Knowing Dogs


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Help For Dogs with Thunderstorm Phobias

Have you ever experienced the sight of your dog frantically pacing, whining, or diving for cover the instant thunder rumbles in the distance? Or came home to find that the happy dog you left playing in the backyard this morning has injured himself, and damaged your home, digging and attempting to claw his way through a door to come inside? Or perhaps your dog simply plasters himself to your body, and trembles until a storm is over? Although this is a tough problem, there are definitely things you can do to help lessen your dog's fear and make storm season less traumatic on everyone.

No one has found one definite "cure" for storm phobias, despite the fact that animal behaviorists have studied this condition for decades. Complicating the issue is the fact that fear of thunderstorms can develop late in life, often manifesting itself for the first time when the dog is 7 or 8 years old. Perhaps older dogs experience some sort of pain when the barometric pressure drops, like an arthritic human being experiences when a storm is on the way. If your dog developed this phobia later in life, ask your veterinarian about supplements formulated to lessen the joint pain often seen in older dogs.

What can be done to help the storm-phobic pooch? Since there are many components to a storm (atmospheric changes, loud thunder, flashing lightning, hard rain pounding on the roof) it can be difficult to determine exactly what is triggering your dog's fear. A small percentage of dogs respond positively to noise desensitization techniques, such as playing with the dog and giving valued food rewards while being exposed to a recording of storm noises. The CD is initially played very softly, increasing the volume gradually during each training session as the dog becomes more comfortable. Unfortunately noise is only part of the issue, and it is almost impossible to duplicate things such as changes in barometer pressure. So unless you have the luxury of working at a research center that has a thunderstorm duplication chamber, you can only go so far with desensitization.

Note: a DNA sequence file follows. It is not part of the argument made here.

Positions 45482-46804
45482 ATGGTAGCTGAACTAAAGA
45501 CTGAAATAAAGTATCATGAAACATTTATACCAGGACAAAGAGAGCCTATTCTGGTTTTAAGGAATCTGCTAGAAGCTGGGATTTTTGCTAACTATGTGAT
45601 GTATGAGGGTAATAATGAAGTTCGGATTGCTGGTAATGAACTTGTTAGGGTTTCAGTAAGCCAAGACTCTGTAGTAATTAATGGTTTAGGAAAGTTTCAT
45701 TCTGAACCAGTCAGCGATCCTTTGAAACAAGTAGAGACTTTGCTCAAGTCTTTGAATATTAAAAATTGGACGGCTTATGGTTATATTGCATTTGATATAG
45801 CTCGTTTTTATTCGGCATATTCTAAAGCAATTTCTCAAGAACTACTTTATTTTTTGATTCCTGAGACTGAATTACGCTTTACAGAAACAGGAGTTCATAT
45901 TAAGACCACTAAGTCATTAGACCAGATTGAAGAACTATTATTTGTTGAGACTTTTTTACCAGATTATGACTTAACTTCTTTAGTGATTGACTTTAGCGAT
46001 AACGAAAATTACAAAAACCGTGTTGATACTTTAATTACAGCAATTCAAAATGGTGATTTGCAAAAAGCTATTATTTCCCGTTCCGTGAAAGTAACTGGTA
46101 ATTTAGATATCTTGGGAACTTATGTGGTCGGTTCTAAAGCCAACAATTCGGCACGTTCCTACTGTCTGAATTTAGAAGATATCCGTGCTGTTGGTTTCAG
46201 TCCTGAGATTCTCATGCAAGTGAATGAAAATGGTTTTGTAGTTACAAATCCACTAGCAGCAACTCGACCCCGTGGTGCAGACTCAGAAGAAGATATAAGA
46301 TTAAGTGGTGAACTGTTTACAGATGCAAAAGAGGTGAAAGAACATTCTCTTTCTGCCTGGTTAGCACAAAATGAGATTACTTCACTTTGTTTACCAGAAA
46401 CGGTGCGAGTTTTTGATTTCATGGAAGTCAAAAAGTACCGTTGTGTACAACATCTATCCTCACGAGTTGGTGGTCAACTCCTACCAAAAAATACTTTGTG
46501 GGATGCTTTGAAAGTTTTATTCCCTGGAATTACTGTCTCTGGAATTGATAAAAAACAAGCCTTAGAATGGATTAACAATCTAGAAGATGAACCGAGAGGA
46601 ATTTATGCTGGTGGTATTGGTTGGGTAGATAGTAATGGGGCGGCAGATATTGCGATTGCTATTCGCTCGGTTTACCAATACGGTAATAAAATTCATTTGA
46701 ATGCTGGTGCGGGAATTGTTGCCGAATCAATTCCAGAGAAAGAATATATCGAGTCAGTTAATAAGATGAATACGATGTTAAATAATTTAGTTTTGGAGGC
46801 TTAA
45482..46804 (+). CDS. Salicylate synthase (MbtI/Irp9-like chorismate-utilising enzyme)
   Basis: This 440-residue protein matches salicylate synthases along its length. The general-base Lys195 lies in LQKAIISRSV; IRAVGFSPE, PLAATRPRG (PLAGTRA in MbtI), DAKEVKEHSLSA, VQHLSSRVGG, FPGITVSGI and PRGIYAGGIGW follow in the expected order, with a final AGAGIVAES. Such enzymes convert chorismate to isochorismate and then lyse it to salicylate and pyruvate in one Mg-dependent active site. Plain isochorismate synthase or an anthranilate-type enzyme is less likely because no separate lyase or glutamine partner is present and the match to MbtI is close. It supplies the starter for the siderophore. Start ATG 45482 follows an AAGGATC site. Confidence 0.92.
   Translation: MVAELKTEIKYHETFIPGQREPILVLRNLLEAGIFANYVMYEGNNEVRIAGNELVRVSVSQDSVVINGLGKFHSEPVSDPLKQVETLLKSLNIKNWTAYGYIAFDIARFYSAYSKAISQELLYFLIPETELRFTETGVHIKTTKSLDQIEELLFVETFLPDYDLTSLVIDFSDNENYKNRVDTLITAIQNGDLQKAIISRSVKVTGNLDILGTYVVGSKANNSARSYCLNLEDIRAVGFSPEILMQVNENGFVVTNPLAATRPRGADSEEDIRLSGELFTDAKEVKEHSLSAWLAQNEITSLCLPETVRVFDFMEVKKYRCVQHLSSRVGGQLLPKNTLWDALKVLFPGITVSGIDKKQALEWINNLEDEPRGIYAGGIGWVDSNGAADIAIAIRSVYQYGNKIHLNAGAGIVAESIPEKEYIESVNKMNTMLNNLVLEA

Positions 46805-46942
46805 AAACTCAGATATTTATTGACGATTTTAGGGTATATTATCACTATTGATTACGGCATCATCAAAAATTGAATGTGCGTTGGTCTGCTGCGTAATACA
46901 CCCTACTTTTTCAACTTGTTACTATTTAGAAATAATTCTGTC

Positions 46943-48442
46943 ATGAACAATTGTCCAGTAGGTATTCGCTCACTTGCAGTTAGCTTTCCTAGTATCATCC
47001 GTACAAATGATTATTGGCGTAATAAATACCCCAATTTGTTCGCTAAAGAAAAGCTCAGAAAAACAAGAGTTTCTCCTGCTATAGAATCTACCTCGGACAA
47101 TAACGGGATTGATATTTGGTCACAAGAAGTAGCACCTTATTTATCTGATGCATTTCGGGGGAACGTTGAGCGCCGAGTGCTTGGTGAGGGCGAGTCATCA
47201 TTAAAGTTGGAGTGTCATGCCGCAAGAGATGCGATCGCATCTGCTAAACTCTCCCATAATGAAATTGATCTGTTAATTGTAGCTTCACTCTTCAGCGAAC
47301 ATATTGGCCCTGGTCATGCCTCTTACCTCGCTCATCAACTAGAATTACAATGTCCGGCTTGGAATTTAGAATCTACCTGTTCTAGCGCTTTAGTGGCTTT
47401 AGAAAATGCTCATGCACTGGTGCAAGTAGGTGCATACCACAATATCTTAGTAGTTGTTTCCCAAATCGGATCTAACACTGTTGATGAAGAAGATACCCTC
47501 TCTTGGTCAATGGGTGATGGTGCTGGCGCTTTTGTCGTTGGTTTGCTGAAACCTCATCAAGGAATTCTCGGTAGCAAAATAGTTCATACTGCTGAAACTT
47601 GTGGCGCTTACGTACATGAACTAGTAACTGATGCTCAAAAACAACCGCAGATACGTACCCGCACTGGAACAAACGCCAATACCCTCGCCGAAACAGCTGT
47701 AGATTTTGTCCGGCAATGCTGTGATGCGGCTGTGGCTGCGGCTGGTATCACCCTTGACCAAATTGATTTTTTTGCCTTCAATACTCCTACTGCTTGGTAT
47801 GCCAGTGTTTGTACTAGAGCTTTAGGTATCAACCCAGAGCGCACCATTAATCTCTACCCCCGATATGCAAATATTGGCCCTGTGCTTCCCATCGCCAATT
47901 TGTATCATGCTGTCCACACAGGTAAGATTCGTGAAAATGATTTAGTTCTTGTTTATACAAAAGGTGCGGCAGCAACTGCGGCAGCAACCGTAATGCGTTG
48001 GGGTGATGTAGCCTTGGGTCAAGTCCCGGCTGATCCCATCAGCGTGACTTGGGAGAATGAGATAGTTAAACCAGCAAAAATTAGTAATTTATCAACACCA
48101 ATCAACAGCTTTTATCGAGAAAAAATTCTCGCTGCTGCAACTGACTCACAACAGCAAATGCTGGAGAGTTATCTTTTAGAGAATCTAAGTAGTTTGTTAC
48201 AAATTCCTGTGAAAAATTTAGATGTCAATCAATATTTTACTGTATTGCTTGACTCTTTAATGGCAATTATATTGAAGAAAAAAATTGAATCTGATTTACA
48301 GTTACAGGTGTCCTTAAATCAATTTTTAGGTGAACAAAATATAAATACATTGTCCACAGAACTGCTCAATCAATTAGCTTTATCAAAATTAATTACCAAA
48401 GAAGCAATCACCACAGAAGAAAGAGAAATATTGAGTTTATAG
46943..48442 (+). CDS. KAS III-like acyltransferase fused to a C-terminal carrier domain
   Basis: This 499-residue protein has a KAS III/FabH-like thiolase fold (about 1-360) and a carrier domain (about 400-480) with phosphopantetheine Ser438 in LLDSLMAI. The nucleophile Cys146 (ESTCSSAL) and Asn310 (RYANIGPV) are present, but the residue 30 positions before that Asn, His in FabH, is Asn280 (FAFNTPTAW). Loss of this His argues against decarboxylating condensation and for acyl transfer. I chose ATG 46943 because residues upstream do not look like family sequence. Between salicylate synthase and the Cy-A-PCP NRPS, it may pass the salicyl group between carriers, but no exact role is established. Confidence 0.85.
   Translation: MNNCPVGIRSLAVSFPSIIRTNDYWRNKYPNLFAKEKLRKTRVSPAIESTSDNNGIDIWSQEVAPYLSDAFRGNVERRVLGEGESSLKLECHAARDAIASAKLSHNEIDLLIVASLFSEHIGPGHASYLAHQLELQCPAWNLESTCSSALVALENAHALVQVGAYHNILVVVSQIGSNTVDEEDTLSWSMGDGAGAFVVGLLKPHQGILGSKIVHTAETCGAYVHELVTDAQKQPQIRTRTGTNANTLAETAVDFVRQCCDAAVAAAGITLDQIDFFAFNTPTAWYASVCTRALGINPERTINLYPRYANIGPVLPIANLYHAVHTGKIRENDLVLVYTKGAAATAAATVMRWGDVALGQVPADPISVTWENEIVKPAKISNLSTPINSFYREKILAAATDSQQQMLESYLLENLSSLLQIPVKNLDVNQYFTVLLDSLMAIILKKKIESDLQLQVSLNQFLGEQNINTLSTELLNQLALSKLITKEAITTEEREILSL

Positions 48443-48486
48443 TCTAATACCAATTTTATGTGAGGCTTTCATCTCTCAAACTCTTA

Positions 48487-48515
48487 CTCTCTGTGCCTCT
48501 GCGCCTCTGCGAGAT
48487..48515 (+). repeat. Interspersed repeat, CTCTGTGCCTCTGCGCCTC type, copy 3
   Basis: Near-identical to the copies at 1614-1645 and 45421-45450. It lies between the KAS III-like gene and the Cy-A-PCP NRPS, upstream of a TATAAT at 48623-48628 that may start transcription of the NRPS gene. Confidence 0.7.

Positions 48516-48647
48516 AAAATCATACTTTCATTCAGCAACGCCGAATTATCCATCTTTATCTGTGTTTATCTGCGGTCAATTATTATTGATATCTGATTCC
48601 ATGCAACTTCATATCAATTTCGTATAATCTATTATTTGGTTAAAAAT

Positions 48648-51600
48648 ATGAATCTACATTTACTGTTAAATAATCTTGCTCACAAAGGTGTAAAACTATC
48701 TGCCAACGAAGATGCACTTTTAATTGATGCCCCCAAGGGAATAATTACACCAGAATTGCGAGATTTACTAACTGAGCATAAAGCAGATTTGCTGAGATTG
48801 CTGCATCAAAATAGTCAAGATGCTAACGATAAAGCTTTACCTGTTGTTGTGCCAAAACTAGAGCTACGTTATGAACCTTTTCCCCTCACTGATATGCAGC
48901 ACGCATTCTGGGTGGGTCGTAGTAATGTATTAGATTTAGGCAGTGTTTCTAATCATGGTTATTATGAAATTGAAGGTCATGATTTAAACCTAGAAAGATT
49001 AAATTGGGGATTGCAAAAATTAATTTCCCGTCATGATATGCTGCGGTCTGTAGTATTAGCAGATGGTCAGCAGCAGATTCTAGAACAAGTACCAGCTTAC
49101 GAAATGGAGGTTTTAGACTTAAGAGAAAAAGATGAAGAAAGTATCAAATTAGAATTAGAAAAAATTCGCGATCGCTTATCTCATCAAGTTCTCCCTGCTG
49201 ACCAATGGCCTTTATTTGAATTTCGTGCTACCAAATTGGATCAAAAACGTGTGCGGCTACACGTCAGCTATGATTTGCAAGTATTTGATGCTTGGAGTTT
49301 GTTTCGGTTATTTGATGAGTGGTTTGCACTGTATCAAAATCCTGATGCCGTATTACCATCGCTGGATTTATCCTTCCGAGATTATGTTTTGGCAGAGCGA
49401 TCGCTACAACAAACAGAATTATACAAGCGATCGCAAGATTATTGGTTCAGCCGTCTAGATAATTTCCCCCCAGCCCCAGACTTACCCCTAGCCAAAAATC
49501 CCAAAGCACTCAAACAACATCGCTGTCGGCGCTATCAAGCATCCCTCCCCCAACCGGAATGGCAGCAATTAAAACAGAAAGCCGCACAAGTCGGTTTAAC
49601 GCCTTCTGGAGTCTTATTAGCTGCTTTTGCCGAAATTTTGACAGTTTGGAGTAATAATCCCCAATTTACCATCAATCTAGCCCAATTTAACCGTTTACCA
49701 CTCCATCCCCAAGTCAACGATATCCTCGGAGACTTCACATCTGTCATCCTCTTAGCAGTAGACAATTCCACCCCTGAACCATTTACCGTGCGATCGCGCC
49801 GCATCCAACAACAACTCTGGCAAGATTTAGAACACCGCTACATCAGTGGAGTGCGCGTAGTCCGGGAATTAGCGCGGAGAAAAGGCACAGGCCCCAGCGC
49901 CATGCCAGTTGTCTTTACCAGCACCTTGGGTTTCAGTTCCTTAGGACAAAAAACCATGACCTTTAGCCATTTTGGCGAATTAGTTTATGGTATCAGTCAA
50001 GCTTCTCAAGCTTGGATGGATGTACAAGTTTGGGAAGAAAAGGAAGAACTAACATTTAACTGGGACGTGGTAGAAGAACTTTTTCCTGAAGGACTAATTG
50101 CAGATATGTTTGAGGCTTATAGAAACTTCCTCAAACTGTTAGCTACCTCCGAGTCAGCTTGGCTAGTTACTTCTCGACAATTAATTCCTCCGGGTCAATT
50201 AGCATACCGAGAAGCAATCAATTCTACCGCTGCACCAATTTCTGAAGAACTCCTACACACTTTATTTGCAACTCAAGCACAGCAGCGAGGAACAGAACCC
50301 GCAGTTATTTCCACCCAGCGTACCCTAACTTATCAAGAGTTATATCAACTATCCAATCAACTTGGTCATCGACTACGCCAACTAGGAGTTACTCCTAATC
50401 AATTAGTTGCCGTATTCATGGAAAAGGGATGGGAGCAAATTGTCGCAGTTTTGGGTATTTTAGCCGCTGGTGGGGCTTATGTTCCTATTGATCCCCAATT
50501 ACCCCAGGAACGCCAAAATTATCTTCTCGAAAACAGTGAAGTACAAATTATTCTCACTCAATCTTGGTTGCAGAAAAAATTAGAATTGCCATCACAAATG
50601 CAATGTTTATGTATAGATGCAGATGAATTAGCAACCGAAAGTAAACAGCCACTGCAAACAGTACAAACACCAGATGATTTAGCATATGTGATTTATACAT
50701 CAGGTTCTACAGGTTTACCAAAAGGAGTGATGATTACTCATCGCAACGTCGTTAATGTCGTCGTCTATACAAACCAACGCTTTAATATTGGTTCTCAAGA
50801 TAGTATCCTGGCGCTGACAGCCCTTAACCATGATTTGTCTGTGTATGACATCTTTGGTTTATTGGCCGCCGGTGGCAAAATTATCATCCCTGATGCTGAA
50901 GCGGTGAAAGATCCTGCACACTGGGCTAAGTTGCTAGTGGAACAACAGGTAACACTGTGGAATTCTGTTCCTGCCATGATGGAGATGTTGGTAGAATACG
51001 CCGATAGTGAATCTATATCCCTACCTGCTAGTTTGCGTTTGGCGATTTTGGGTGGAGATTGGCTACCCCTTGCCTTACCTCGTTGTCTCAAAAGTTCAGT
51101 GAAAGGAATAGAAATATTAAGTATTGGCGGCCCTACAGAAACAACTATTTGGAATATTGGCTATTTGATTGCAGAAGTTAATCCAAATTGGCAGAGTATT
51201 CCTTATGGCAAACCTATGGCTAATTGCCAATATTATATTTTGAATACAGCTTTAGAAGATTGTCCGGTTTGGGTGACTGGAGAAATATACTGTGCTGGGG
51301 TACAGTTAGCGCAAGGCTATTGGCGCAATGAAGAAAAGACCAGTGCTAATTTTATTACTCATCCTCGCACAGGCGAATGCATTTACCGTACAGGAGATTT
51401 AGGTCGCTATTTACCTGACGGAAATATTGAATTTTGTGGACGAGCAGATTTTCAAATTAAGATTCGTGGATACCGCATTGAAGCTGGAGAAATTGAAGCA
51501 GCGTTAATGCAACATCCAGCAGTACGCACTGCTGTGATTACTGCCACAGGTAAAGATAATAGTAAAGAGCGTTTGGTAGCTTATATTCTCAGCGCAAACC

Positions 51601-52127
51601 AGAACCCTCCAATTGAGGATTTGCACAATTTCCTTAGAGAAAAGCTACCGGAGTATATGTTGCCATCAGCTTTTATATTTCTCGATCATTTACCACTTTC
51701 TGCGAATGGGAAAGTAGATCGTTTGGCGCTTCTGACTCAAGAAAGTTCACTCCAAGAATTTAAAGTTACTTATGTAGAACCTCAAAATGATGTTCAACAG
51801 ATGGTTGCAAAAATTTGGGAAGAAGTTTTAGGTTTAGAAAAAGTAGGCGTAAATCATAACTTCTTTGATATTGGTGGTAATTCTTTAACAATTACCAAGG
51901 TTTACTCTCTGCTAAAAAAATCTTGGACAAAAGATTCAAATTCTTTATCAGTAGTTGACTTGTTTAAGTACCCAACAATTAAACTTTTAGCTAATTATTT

Dryer softener sheets?

Help reduce the possibility that static electricity is an issue by rubbing a dryer sheet, such as “Bounce™ lightly over your dog. Be sure to purchase the unscented variety. It is helpful to rub this on yourself as well, so you do not accidentally shock your dog when you touch him on a stormy day. Don't wait until the middle of a storm to use this tip, simply rub the dryer sheet lightly over your dog's fur every morning during thunderstorm season.

A safer environment

Be sure your dog is in a safe place if he must be left alone during a day when a storm is likely. Doggie daycare can be a good option during storm-prone months, especially if your dog cannot handle being in a comfy crate when you are away. If you do not have access to a good doggie daycare facility, then make friends with dog-loving neighbors, as they can be a life-saver if they are willing to help while you are at work.

Lower anxiety with exercise and supplements

Exercise and supplements are valuable in lowering anxiety of any type. During storm season, try increasing your dog’s daily exercise (and therefore his natural endorphin level, which will have a calming effect). Take your dog on a long walk in the morning before you leave for work. Make sure he is on a healthy diet, and consider adding calming supplements. Taurine is an amino acid that increases dopamine levels, often having a calming effect. Use the powdered variety so you can start at a low dosage. You can also purchase calming supplements marketed specifically for dogs (such as Pet-Ease®). However the majority of dogs with thunderstorm phobias exhibit such extreme anxiety that supplements alone are not enough. Storm phobias and separation anxiety are two behavioral problems where prescription medication is often needed.. An anti-anxiety medication (such as Clonicalm® or the less expensive amitripytiline, which was used often before Clonicalm® came on the market) is often prescribed for daily use during storm season, with the addition of a tranquilizer as needed on stormy days.

Timing is crucial!